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From: Mike Sakasegawa 
Subject: Re: (urth) Generic Considerations
Date: Thu, 24 Apr 2003 14:05:40 -0700

Blattid wrote:
> This looks like an interesting post. Alas, the lines are truncated
> sufficiently to make it unreadible. I believe this is a "feature"
> of the list reflector. Can you repost with carriage returns breaking
> the lines?

Many apologies!  I'm still getting used to the quirks of this place.

Unfortunately, I didn't save a local copy, but here is an attempt:

Previously, Blattid wrote:
> This reverts to the subect/object orientation of SF/MF. SF expends
> much of it discursive energy on the level of the object, creating
> and analyzing things that do not exist in the "consensus" world. MF
> need not do this and uses more of its discursive energy creating
> and analyzing the subjectivity of characters. But the subjects of
> attention and analysis in MF are no more (or less) "real" than the
> objects of attention and analysis in SF; though one could reasonably
> claim, I suppose, that they represent a kind of thing that exists
> in the consensus world, where deliquescing doors and transporters
> do not ...

You talked about how an SF reader tends to decode the language used
in different ways from an MF reader, and here you talk about the
focus of the writer's discursive energy.  I'm still not sure I 
completely agree with your characterization of SF.

I'm not an expert on genre criticism, especially in book form, but
in film criticism, some critics define genres by the semantic and
syntactic elements of the films which comprise it's body.  The 
semantic elements are the individual story items whereas the 
syntactic elements are the structure and themes of the story.  To
use Westerns as an example, some semantic elements are the Western
landscape, cowboy hats, six-shooters and horses.  Some syntactic 
elements are the struggle between law and chaos and the journey
of a solitary hero.  It's important to note, of course, that not
every work representative of the genre will include all of the
elements, merely that they will draw from the pool of elements
typical to the genre.

A lot of "soft" SF is mainly focused on the subjective experience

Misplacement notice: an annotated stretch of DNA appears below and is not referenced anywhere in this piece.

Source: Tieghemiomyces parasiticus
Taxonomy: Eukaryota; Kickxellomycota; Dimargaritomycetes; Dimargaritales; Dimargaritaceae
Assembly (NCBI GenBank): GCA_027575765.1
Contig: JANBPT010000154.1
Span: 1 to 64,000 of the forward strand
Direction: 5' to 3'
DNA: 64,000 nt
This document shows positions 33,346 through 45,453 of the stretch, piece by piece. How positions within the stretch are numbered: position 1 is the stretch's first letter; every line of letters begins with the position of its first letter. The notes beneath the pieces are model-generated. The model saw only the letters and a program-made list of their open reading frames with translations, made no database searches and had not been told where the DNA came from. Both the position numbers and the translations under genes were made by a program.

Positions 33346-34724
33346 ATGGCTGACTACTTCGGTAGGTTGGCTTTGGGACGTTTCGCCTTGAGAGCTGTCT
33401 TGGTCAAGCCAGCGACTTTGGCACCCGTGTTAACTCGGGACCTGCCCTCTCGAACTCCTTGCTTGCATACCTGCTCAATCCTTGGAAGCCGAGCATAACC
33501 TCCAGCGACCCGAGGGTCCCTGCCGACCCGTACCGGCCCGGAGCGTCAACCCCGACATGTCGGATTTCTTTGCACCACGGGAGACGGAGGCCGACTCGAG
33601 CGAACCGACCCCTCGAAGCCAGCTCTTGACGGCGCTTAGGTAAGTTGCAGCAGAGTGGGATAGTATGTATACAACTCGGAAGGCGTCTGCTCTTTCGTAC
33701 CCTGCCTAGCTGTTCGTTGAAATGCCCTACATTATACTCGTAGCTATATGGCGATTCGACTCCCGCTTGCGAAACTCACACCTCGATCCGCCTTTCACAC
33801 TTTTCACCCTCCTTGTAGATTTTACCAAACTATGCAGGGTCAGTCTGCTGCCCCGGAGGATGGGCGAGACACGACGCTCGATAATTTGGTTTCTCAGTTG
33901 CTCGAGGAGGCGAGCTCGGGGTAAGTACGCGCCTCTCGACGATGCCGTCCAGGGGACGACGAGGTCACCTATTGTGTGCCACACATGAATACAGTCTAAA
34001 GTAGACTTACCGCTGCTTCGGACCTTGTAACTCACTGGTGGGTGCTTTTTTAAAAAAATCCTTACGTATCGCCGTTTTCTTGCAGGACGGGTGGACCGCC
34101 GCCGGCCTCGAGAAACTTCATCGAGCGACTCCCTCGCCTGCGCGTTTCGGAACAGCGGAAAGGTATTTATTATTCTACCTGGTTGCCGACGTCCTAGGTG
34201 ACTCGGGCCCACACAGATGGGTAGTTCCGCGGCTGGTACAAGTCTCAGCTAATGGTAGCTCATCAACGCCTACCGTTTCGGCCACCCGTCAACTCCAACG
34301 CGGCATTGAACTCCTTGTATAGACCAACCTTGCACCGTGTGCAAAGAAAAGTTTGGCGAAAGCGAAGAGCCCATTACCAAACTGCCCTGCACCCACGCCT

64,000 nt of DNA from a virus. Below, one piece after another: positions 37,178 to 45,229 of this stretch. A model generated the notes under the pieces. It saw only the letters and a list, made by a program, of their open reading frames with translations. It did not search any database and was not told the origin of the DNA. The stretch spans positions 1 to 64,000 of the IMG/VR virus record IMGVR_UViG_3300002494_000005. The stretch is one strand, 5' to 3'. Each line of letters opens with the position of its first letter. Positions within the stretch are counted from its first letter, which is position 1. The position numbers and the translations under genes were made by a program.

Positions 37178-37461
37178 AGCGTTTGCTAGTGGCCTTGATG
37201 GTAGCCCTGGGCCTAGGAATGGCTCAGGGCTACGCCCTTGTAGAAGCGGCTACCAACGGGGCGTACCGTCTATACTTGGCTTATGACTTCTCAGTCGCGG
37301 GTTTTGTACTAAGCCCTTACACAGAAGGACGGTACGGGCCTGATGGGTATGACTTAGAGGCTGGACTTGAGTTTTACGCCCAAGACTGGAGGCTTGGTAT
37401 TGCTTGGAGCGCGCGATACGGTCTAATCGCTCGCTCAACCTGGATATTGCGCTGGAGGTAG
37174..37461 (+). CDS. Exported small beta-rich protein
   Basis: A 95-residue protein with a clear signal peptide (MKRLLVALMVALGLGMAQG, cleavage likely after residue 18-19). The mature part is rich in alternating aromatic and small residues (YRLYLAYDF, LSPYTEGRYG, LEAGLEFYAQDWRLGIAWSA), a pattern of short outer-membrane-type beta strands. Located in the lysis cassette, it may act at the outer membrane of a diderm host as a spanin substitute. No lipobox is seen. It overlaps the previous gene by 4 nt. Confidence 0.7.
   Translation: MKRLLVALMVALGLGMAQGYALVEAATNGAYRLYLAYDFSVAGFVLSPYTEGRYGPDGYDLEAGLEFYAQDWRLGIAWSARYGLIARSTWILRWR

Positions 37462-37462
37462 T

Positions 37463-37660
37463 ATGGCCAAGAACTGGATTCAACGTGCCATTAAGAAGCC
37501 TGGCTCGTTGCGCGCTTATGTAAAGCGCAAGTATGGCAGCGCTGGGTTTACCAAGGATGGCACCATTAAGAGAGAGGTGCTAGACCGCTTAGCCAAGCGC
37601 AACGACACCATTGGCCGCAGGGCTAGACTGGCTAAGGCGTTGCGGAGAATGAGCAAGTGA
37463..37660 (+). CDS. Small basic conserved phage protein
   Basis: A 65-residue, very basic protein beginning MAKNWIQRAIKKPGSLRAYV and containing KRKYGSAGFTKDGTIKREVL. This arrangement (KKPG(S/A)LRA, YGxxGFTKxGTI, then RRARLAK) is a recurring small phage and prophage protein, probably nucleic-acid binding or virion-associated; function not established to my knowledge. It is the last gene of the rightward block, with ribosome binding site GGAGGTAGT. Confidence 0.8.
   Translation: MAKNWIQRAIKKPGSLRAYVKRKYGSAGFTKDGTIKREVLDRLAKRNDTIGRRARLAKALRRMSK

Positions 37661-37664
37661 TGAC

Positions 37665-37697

and emotional state of the characters.  For example, most of the
works of Orson Scott Card.  True, he does spend some portion of 
each story explaining the SFnal semantic elements it includes, but
the vast majority of the text is concerned with the subjective
experience of the characters and the ways in which their situations
affect them.  How different, then, is an SF writer like Card from,
say, John Irving?  Card spends a certain amount of energy explaining
the futuristic technologies and exotic settings in his stories, but
no more so than Irving spends discussing the history of certain
small New England towns in his.  But that exposition is not the 
point or main thrust of either narrative, rather, it is merely the
setting or external actions that influence the characters.  Both
writers are far more concerned with the actions and emotions of the
characters than anything else.  Syntactically, "soft" SF has a lot 
in common with a lot of the more plot-driven MF out there.  I think
that your characterization seems very appropriate for the more 
"high-brow" parts of MF and for "hard" SF, but I'm not sure that 
it includes "lighter" works into each genre that should be included.

Unfortunately, it seems that what constitutes a genre depends
highly on who is asked, and should that be the case?  To me,
Vonnegut _has_ written SF, even if he doesn't think so, because he
uses certain semantic elements that are a part of the SF genre.
Marketing differences and the disdain of certain critics for
genre fiction should not be the defining characteristics of the
genre.  Thus I consider people like Vonnegut and Crichton to be
SF writers.



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